Dr Chris Danbury is one of only a small number of qualified civil mediators in the UK with a medical background. A Consultant Intensive Care Physician, Author, Lecturer, Medical Expert and Mediator, he has a rare and extraordinary combination of expertise and personal qualities that makes him the perfect choice of mediator in case involving complex medical issues.
Dr Chris Danbury qualified as a doctor in 1990, and in the early part of his career specialised in General Internal Medicine, anaesthetics and then intensive care. It wasn’t until 1999 when Intensive Care Medicine was recognised by the GMC as a specialty and a further 10 years until the Faculty of Intensive Care Medicine was established, with Chris becoming a Founding Fellow in the Facaulty.
“My father was a barrister and Recorder, and my brother followed in his footsteps for a while before becoming a journalist and academic” explains Chris. “I’ve therefore always been surrounded by the practice and principles of ‘The Law’, so I suppose you could say it was inevitable that I would find a way of combining the two. I completed a Masters in Philosophy in Medical Law in 2005, at a time when two of my three daughters were under the age of 5. My fascination with the interface between law and medicine underpins much of my professional career.”
The UK’s only accredited mediator with a licence to practice medicine who is accredited both by the CMC and approved by NHS Resolution
Chris qualified as a mediator in 2016 following an experience he had whilst instructed as a medical expert in Court of Protection case which went to court. “At the start of the hearing the Judge asked the parties if the matter could be resolved without it being heard by him. Although I was the expert in the case, I naturally (and unconsciously) took up the role of mediator, the upshot being that I managed to facilitate a settlement. The Judge commented on the role I had played, which triggered the idea of me formally qualifying as a mediator.”
He is now the only Doctor with a licence to practice medicine who is accredited by both the CMC and NHS Resolution.
“Good mediators understand the human psyche of conflict.”
The ability to properly listen and reframe issues in a case to assist with communication during a mediation, are invariably the most cited qualities of a mediator. As an experienced Consultant, Chris believes that understanding how people approach conflict differently, is another important quality.
“When faced with two opposing positions, having the ability to analyse the conflict from a psychological perspective can hugely inform the practical approach taken to open up communication between the parties. As a mediator, I regard myself as the ghost in the room; my opinion is irrelevant and my role is to purely facilitate a conversation between the parties in the hope that it will lead to a resolution of the claim.”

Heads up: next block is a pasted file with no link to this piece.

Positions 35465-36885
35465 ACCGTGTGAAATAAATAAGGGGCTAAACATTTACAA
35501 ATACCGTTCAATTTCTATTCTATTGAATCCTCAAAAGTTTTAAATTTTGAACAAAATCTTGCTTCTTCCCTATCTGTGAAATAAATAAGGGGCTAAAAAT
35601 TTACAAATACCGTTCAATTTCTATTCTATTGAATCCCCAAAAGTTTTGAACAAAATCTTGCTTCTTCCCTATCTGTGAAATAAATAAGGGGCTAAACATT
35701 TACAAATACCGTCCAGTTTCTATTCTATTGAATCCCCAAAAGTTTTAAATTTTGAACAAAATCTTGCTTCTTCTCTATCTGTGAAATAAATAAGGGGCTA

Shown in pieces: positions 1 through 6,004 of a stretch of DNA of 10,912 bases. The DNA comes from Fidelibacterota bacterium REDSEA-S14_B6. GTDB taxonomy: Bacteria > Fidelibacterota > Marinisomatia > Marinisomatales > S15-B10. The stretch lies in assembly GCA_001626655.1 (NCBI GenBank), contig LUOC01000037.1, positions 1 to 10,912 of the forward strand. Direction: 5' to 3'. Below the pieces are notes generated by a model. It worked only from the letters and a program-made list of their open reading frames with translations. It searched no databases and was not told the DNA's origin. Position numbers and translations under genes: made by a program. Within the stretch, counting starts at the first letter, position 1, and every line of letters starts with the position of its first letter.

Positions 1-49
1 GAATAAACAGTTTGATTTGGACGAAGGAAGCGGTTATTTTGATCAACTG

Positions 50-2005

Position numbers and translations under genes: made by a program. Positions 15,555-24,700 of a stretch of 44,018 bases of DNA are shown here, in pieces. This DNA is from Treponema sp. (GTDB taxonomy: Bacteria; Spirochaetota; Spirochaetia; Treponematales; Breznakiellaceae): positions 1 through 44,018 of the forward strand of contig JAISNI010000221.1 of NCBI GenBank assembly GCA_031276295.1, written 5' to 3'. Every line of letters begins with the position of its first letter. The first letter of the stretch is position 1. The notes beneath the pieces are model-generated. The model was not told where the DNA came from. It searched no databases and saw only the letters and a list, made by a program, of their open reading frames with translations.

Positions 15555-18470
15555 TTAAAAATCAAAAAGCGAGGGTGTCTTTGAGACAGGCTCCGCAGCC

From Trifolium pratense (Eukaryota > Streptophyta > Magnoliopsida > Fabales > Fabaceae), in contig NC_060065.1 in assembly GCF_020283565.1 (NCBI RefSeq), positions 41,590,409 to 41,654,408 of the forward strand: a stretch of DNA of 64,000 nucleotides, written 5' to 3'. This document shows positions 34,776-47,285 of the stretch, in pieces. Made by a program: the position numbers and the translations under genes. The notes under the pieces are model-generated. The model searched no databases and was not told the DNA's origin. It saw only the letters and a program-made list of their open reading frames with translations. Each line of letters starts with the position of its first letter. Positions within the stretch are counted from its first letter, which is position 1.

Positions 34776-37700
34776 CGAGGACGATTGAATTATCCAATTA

“The more medically complicated the case, the more interested I am.”
In 2013 the case of Aintree University Hospitals NHS Foundation Trust v James EWCA Civ 65 became the first Court of Protection case to be heard by the Supreme Court. It was concerned with how doctors and courts should decide when it is in the best interests of a patient, who lacks the capacity to decide for himself, for him to be given, or not to be given, treatments necessary to sustain life. Dr Chris Danbury was the medical expert on the case.
“Rather than shy away from the difficult cases, it’s actually these that I prefer to be involved in” admits Chris. “When it comes to mediations, my appointment on cases that involve complex medical issues can be hugely beneficial to the parties reaching a resolution. Over my many years practising medicine, I’ve been able to hone my skills in explaining complex problems in language that is understandable to non-medics. This is an extremely useful attribute for a mediator to have when involved in evidentially difficult cases.”
Chris’ expertise and experience enables him to address the medical issues in the case in a different way to how legally-qualified mediators might. “In some instances, it’s been possible for me to identify strengths and weaknesses that hadn’t been identified and constructively facilitate discussions between the parties.
Top Tips for Lawyers going to mediation
- Talk to the mediator ahead of the mediation – the more information you provide, the easier it is to the bring the parties together.
- Be honest – mediators will not break your confidence.
- Talk to your client about what to expect – explaining that mediators are not judges can often help claimants feel at ease.